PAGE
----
The pressie claims the series reflects Impossible Foods' mission to have "an impact so great it might be seen from outer space." In an August report it released, aptly titled Mission: Earth (which includes a short space-themed film), it detailed its ambitious plan to eliminate the use of animals from food by 2035. 

"We knew we wanted to set an idea in space for our partnership with White Castle," says Markova. "At Impossible, we've become obsessed with the idea that it's only when you go to space that you realize how beautiful Earth is. Then we thought, who can we send up into space? Who are the people who most embody that philosophy? And, in the midst of a crazy time on planet Earth, who are the people who might have the answers? We knew it immediately: The Wu-Tang Clan."

Future episodes will include themes like infinity, evolution and Earth vs. Mars (hope Elon is watching). While the approach is comical, the mission—to save the planet, one plant burger at a time—is something Wu-Tang is probably serious about. Like RZA spits at the end of Sunshower, a song about uniting under global strife (which will only worsen as resources dwindle):

Approachin' the final hour
Power, equality, Allah Cees everything
Let's come together under the wings
And take flight, Wu-Tang, the saga, Rzarecta
In your sector

I guess in this case that's a reference to the White Castle nearest you.

Client: Impossible Burger
Client: White Castle
Production Company: Hey Wonderful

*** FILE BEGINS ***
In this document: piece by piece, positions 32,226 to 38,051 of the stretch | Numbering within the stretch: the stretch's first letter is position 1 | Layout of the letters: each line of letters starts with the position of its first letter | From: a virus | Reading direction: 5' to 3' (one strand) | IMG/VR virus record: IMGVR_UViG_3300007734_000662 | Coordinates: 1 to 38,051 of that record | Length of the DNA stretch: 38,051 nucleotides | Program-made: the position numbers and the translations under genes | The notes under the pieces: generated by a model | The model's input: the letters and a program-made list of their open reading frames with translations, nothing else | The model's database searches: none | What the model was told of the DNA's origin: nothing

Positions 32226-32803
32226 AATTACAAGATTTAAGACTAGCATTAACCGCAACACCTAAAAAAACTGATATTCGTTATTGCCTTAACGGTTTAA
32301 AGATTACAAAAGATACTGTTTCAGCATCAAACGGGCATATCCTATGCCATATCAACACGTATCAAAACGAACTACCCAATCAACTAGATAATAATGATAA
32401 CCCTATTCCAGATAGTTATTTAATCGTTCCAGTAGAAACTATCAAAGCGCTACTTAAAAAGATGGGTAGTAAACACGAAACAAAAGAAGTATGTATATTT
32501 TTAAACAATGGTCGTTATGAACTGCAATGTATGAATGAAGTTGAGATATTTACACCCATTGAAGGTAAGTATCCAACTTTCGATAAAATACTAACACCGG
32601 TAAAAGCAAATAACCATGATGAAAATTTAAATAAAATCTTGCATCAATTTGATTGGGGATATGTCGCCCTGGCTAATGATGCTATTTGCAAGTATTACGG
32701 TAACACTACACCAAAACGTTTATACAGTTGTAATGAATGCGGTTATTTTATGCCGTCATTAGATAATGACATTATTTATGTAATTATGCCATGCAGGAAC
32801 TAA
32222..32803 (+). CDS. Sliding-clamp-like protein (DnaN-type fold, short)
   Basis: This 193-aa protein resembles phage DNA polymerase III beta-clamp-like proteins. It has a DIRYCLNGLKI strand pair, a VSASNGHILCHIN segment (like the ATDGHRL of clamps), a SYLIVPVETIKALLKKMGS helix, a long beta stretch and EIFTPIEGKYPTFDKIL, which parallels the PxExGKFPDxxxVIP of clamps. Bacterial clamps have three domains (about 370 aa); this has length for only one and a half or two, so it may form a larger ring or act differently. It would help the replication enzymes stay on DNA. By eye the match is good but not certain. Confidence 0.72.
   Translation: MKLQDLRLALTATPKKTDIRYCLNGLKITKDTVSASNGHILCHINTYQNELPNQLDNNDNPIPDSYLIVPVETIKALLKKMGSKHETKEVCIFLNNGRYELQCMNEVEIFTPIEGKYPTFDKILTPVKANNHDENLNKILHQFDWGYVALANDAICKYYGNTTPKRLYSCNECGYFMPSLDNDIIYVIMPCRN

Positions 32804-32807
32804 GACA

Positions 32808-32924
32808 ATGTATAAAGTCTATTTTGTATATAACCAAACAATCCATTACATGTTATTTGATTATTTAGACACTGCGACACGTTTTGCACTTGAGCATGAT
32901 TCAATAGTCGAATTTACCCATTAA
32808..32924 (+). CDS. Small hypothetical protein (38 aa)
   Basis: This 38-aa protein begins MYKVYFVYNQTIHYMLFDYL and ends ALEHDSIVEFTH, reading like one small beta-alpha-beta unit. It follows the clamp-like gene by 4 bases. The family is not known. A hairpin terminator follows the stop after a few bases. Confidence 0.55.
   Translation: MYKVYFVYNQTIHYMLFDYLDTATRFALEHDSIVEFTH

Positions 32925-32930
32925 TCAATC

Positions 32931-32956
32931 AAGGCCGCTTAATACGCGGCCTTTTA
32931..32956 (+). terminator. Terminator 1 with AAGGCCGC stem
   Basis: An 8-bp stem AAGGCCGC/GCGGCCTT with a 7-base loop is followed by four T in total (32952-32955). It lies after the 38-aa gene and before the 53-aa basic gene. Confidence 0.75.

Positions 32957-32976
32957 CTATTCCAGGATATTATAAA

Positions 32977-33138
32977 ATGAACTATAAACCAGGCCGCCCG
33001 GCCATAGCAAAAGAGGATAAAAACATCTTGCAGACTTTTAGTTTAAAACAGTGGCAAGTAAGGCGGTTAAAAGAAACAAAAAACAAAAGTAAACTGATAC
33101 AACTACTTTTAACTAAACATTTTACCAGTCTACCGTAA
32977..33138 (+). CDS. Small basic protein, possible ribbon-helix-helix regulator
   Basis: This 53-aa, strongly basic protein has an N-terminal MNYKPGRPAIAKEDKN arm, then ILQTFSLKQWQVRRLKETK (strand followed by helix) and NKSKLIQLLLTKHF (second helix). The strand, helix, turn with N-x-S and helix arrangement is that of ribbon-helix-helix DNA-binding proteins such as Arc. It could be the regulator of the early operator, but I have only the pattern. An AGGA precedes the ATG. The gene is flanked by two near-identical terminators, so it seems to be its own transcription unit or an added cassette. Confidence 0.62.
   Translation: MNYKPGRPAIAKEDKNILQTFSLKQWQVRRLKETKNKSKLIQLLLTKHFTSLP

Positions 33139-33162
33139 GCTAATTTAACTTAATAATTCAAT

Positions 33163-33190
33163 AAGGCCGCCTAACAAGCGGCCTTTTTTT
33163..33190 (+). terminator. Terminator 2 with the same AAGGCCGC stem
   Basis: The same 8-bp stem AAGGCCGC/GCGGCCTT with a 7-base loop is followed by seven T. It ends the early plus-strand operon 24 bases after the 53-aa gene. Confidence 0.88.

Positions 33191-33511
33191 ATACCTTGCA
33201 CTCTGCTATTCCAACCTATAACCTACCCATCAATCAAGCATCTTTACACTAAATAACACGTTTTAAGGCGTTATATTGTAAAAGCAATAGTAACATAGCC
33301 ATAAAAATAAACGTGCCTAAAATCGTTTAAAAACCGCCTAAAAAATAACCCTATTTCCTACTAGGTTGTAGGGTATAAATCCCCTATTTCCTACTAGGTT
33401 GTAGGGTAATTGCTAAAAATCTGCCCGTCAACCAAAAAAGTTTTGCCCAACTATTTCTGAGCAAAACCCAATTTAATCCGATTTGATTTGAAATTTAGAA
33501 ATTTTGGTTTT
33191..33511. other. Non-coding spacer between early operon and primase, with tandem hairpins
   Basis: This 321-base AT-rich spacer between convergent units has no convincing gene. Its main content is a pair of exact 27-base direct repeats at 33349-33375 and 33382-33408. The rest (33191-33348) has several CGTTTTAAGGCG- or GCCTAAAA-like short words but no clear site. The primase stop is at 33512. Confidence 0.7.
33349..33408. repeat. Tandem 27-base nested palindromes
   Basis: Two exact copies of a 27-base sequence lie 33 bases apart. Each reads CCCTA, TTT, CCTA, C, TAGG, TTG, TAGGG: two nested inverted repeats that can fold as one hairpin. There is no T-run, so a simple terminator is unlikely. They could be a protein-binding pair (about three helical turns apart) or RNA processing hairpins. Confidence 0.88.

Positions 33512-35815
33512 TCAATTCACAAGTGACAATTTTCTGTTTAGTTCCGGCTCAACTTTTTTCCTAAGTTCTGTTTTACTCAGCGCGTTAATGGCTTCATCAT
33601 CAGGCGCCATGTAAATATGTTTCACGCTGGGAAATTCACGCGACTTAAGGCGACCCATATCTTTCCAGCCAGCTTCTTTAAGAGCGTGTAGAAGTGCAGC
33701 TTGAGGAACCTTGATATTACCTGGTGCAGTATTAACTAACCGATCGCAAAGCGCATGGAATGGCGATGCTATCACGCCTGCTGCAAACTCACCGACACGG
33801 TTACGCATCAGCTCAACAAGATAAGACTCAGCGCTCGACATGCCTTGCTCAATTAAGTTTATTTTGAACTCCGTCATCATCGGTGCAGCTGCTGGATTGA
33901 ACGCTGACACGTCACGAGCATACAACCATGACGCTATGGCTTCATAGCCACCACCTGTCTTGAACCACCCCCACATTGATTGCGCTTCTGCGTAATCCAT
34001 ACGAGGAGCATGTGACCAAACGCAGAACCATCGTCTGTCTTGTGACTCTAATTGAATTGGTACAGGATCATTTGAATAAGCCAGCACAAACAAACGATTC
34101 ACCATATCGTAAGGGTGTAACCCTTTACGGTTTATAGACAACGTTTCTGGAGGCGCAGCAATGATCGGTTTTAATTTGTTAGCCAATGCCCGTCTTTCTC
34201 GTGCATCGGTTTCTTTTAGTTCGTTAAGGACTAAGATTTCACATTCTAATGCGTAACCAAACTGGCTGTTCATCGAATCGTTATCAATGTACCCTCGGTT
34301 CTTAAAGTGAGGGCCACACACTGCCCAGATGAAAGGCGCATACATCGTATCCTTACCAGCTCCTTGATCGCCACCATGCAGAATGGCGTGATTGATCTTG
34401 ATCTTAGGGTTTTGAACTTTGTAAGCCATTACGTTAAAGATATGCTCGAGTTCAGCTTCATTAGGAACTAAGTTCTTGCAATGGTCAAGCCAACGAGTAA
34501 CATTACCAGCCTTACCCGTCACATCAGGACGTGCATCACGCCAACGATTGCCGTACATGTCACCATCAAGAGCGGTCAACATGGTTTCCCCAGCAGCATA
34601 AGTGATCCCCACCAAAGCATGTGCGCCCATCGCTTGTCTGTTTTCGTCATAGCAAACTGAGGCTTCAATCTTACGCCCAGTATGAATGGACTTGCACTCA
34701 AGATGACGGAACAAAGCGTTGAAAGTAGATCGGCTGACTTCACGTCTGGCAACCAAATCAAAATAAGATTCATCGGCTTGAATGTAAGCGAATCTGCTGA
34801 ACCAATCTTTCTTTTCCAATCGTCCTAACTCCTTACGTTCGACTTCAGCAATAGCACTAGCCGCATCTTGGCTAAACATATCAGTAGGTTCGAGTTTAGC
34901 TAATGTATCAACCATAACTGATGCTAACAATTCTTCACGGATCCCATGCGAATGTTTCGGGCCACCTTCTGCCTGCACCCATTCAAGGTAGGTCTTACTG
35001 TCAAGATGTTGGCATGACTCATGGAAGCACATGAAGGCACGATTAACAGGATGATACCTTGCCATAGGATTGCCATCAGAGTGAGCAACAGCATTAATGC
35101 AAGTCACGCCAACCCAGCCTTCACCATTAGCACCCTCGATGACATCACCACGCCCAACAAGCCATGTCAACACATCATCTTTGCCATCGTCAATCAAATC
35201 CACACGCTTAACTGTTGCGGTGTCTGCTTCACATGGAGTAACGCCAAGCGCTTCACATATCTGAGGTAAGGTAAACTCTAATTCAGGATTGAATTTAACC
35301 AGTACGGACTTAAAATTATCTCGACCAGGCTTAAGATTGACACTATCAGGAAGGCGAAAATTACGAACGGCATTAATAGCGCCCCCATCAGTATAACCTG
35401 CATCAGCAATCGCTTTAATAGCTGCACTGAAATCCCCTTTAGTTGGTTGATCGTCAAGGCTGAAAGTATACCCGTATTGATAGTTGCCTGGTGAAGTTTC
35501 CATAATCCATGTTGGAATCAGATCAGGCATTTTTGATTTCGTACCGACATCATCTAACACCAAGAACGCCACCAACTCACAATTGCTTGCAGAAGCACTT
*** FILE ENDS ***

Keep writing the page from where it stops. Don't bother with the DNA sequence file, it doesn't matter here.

Director: Sam Spiegel
Founder/Managing Director:  Michael Di Girolamo
Executive Producer: Sarah McMurray
Line Producer: Vincent Terrazzino
Director of Photography: Robert Yeoman
Production Designer:  Matthew Holt
Art Director: Melissa Broker
Editorial Company: RPS
Editor: Austyn Daines
Assistant Editor: Sebastian Zoto

Managing Director: Eve Kornblum
Executive Producer: Raná Martin
Head of Production: Esther Gonzalez
Producer:  Sasha Grubor
VFX Studio:  a52
VFX Supervisor: Andy Rafael Barrios
Lead Flame Artist:  Andy Rafael Barrios
2D VFX Artists:  Michael Plescia, Andy Davis, Brad Scott, Stefan Gaillot
Design Director: Hazel Baird
Designers: Ben Woodlock, June Cho
Producer:  Sarah S Laborde
Executive Producers: Patrick Nugent & Kim Christensen
Managing Director: Jennifer Sofio Hall
Colorist: Paul Yacono
Color Assistants: Tanner Hladek, Corey Martinez
Color Producer: Jenny Bright
Executive Producer: Thatcher Peterson
Music/Sound Design: Squeak E Clean
Senior Producer : Amanda Patterson
Sound Design / Mix : Drew Fischer
Theme Music: Rob Barbato
Original Score: Lucas Cantor

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Angela Natividad
Angela Natividad is the European markets editor at Muse by Clio. She also writes about gaming and fashion, and whatever else she's interested in, really. She's based in Paris and North Italy, so if you're local, say hi. She might eat all your food.